5
\$\begingroup\$

I'm an Electrical Engineer, and understand how a twisted pair of wires can be used to reduce noise in the presence of magnetic fields.

However, I recently noticed the power company replacing the cables on a high voltage transmission system with a twisted pair of cables. The top most ground cable is still a single cable, but they now use two cables twisted in a pair for each of the 3 power cables as shown here. Twisted Cable Pair

Why do they use these types of cables?

EDIT: After reading the answers by WhatRoughBeast and Waqar, it would seem that the most plausible explanation for using 2 cables would be current capacity versus weight, but there must be more to it than that.

The engineers that designed these transmission systems 30 years ago weren't stupid. They certainly knew about skin depth, and could easily calculate the optimal cable size and number of cables to use.

As far as I can tell, this idea of using multiple cables for each phase is relatively new. I recently noticed that in some cases, they use multiple sets of two cables for each phase.

\$\endgroup\$
  • 1
    \$\begingroup\$ @IgnacioVazquez-Abrams: Sorry, but no. He's talking about high voltage towers. These use air insulation between the voltages, and the twisted pairs must carry the same voltage on each conductor of the pair. \$\endgroup\$ – WhatRoughBeast May 19 '14 at 22:45
  • \$\begingroup\$ Bear in mind that 30 years ago copper was cheap, manufacturing time/complexity was expensive. \$\endgroup\$ – John U May 20 '14 at 19:01
  • 1
    \$\begingroup\$ The single cable lines being replaced were aluminum, not copper, so that wouldn't seem to be a factor. Also, I would guess that because of increased regulation, manufacturing costs are higher today than 30 years ago. \$\endgroup\$ – user5108_Dan May 22 '14 at 17:25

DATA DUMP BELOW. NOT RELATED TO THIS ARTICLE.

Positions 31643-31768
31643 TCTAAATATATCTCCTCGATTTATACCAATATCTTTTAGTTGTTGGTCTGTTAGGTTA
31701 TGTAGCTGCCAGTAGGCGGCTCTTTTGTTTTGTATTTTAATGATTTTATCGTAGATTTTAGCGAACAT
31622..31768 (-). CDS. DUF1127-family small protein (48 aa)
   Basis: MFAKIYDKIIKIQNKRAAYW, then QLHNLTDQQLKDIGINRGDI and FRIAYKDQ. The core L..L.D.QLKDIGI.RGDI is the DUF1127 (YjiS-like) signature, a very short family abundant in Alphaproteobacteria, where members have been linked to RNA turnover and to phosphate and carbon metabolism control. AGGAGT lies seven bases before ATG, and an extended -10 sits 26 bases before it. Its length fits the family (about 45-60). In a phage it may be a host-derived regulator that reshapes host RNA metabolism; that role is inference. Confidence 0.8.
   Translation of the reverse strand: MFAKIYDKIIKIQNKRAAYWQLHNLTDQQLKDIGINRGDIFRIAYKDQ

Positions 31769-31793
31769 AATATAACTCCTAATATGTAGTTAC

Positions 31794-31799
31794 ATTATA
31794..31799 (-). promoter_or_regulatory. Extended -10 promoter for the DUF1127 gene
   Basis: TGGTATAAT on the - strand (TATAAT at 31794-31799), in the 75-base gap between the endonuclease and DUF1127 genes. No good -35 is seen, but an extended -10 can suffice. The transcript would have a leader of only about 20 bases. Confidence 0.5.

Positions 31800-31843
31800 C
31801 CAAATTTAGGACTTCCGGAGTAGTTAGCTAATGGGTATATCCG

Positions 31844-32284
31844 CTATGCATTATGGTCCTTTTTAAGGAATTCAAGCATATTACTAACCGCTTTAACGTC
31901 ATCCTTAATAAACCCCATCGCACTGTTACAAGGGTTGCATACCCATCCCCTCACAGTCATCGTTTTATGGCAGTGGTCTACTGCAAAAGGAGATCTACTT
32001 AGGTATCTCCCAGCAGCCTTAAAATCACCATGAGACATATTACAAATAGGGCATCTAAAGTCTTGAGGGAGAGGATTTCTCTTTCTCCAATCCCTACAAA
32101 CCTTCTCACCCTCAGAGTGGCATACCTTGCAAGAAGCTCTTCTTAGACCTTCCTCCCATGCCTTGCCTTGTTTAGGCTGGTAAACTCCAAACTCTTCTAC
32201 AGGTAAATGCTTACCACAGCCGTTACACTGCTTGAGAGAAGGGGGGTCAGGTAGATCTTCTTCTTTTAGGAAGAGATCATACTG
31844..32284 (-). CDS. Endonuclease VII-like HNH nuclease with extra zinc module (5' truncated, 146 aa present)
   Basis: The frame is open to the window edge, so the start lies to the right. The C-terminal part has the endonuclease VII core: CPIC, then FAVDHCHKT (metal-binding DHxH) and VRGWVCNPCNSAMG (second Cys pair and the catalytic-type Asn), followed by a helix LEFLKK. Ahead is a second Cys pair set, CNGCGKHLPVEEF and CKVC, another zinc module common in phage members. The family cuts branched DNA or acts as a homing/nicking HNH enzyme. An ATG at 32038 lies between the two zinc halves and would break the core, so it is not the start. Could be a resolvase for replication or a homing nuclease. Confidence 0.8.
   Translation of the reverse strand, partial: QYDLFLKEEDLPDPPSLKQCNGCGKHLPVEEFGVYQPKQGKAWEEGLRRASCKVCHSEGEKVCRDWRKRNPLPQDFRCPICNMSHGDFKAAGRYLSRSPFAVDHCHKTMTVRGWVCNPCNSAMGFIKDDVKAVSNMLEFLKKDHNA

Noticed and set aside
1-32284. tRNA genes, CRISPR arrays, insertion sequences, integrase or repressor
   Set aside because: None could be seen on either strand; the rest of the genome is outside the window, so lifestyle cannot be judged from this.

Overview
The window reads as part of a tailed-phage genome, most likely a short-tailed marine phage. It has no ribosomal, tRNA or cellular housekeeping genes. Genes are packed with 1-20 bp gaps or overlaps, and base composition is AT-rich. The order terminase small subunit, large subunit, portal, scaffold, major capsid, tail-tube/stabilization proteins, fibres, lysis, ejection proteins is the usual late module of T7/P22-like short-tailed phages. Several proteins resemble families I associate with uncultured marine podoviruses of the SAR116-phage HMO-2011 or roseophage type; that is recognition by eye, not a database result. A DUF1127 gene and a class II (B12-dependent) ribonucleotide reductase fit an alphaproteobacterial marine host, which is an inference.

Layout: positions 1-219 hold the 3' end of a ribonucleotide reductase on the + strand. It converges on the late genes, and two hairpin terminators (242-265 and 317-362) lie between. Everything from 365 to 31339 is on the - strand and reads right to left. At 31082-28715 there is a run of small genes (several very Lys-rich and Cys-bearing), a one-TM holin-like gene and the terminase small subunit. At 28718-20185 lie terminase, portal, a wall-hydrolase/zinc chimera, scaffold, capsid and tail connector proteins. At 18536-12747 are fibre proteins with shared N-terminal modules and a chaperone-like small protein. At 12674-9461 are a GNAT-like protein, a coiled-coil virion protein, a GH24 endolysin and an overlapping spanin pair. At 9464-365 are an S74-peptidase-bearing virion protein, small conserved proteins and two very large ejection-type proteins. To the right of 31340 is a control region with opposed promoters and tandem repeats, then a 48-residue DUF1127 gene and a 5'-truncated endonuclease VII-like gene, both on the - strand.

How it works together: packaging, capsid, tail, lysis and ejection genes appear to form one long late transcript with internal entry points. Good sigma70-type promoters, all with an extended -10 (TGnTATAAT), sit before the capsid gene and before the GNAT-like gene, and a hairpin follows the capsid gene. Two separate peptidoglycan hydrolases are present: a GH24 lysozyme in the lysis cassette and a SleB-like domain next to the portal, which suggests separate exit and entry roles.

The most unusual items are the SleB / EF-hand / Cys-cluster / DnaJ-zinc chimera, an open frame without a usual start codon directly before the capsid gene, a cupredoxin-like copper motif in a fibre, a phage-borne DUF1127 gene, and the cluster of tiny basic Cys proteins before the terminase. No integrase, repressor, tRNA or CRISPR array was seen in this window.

8
\$\begingroup\$

After nearly 2 years, I found the answer to my question.

I recently walked past an electric utility's storage yard and noticed this reel of twisted pair cable. enter image description here

The manufacturer is Southwire Company of Carrollton, Georgia and the cable is called VR2, Vibration Resistant Cable.

Their web page says VR2 uses a twist to provide resistance to Aeolian vibration and ice galloping.

Since I had never heard of Aeolian vibration, here is a quote from this article titled: "Aeolian Vibration Basics" en-ml-1007-4aeolianvibook-1.pdf

When a smooth stream of air passes across a cylindrical shape, such as a conductor or OHSW, vortices (eddies) are formed on the leeward side (back side). These vortices alternate from the top and bottom surfaces, and create alternating pressures that tend to produce movement at right angles to the direction of the air flow. This is the mechanism that causes aeolian vibration.

Here is an example of an Aeolian Vibration Failure. Aeolian Vibration Failure

Here is a YouTube clip showing these vibrations.

\$\endgroup\$
  • 1
    \$\begingroup\$ Aeolian harp. An Aeolian harp (also wind harp) is a musical instrument that is played by the wind. Named for Aeolus, the ancient Greek god of the wind. \$\endgroup\$ – Transistor Jan 16 '16 at 10:56
  • 1
    \$\begingroup\$ The phenomenon is also know as vortex-induced vibration. \$\endgroup\$ – Andrew Morton Jan 16 '16 at 13:50
  • 1
    \$\begingroup\$ The Preformed Line Products article "Aeolian Vibration Basics" is quite interesting because it describes Aeolian Vibration in some detail and shows several types of cable failure. It also shows some of the unusual hardware the power companies use to control these vibrations. (Google the article name, I couldn't find a direct link.) \$\endgroup\$ – user5108_Dan Jan 16 '16 at 14:10
3
\$\begingroup\$

At a guess, they're doubling the current capacity of the lines. If, instead of a pair of wires, they had used a single wire 40% thicker, the wire would have been noticeably stiffer and harder to spool and unspool for transportation and installation. The reason they're twisted is not for reasons of noise susceptibility or anything like that - it's to provide mechanical support for the wires, and makes the pair stronger than they would be if they were not twisted together.